Food Insecurity and Mental HealthAugust 8, 2018 | 4:49 pm |
Food insecurity is defined as “the state of being without reliable access to a sufficient quantity of affordable, nutritious food.” For many families, this is a daily struggle. It’s not simply about being hungry — food insecurity actively limits a person’s physical AND mental health. When you’re hungry, your body produces cortisol, a stressor that signals to your body to eat. This stress, when prolonged, has deteriorative qualities, and the effects of food insecurity on a person’s psyche are more impactful than you might imagine. According to Science Daily, nearly one in three individuals experience a common mental disorder during their lifetimes, such as depression, anxiety, and somatic symptom disorders. It’s possible that food insecurity is tied to these disorders and an individual’s susceptibility to acquiring them.
A solid nutritional foundation, especially during a child’s early years, is absolutely vital. Pregnant women undergoing stress and chronic hunger are also a danger in the neonatal period. The first three years of a child’s growth is largely dependent on their food intake and care. Babies who receive adequate nutrition in the womb tend to show higher cognitive performance later in childhood. Neglect, malnourishment, and chronic undernutrition can inhibit brain cognition and lead to various developmental problems. Improved nutrition, increased environmental stimulation, emotional support, and secure attachment to parents/caregivers can compensate for early undernutrition. Stressful decision making and financial constraints, however, put pressure on both the parents and their children. It’s clear, then, that without proper nutrition, we are putting a generation of children at a disadvantage.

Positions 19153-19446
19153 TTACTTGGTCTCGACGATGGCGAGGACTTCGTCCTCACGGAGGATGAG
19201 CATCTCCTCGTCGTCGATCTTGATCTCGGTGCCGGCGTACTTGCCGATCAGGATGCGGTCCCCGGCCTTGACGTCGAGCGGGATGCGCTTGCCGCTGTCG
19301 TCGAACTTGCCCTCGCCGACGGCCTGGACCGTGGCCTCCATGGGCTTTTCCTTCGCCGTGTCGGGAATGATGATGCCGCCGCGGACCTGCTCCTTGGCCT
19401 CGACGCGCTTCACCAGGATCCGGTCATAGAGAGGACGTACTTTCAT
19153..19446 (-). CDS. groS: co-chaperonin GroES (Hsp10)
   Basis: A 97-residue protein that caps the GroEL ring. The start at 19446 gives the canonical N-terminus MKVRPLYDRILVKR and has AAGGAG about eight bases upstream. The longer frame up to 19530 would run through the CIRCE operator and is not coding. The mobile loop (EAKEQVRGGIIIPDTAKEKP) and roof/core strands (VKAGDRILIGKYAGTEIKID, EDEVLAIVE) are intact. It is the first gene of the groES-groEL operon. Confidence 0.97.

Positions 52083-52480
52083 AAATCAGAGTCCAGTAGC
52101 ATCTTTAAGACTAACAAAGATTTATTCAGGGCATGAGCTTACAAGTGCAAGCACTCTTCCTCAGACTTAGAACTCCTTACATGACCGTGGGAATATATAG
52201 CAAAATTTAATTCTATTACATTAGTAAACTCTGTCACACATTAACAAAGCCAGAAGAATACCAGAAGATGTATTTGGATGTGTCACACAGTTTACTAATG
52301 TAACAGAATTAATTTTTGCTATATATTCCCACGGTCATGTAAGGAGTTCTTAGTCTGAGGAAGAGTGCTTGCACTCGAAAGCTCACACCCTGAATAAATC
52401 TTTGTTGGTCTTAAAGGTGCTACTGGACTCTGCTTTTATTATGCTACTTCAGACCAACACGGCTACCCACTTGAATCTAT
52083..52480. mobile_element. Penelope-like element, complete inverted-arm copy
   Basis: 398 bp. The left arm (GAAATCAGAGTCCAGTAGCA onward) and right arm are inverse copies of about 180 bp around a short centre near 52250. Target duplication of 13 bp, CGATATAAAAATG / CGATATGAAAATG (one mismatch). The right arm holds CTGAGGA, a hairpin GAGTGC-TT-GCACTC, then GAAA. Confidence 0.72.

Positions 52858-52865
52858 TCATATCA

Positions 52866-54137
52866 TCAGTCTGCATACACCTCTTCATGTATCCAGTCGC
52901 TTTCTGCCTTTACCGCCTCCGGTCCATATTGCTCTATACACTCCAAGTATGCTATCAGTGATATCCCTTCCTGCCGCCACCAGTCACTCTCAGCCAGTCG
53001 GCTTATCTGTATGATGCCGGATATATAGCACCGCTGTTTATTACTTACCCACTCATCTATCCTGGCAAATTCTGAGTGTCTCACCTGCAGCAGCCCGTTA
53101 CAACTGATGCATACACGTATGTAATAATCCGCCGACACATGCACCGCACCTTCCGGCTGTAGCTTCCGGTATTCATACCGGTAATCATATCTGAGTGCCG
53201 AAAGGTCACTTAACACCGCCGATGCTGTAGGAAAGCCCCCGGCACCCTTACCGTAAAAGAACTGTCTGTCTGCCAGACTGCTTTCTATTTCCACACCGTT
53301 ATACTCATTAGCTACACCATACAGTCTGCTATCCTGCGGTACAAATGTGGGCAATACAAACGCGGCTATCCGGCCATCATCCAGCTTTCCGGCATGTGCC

For teenagers, the stress created by food insecurity, in turn, can lead to a host of other issues. Hungry teens were found to be 7-12 times more likely to exhibit behavior like fighting, stealing, and disobeying teachers. It is also likely that many hungry children develop psychiatric disorders like depression and anxiety. Among 15 to 16-year-olds, food insufficiency was associated with depressive disorders and suicide symptoms after controlling for income and other factors. Adolescents growing up with these difficulties tend to focus less on their studies due to poor health and sleep. Even those who do make it to college often become food insecure adults who must limit their spending and survive by eating large amounts of ramen and similar cheap, processed foods.
Adult households are also at risk of food insecurity. According to Feeding America “More than 60 percent of older adult households served by Feeding America report having to make the tradeoff between food and medical care or prescriptions; 60 percent between food and utilities; 58 percent between food and transportation; and 49 percent between food and housing.” Food insecurity continues to take its toll on these individuals who may have been struggling with it their whole life.
In America, where 40% of all food produced is lost or wasted, there is no reason that anyone should go hungry. Move for Hunger has been advocating to reduce food waste and fight hunger since 2009. So far we have collected more than 11 million pounds of food and have provided 9+ million meals.
What can you do to help? Donate your food when you move OR hold a food drive These generous activities will help put meals on the plates of your neighbors in need.
Find more ways to Get Involved.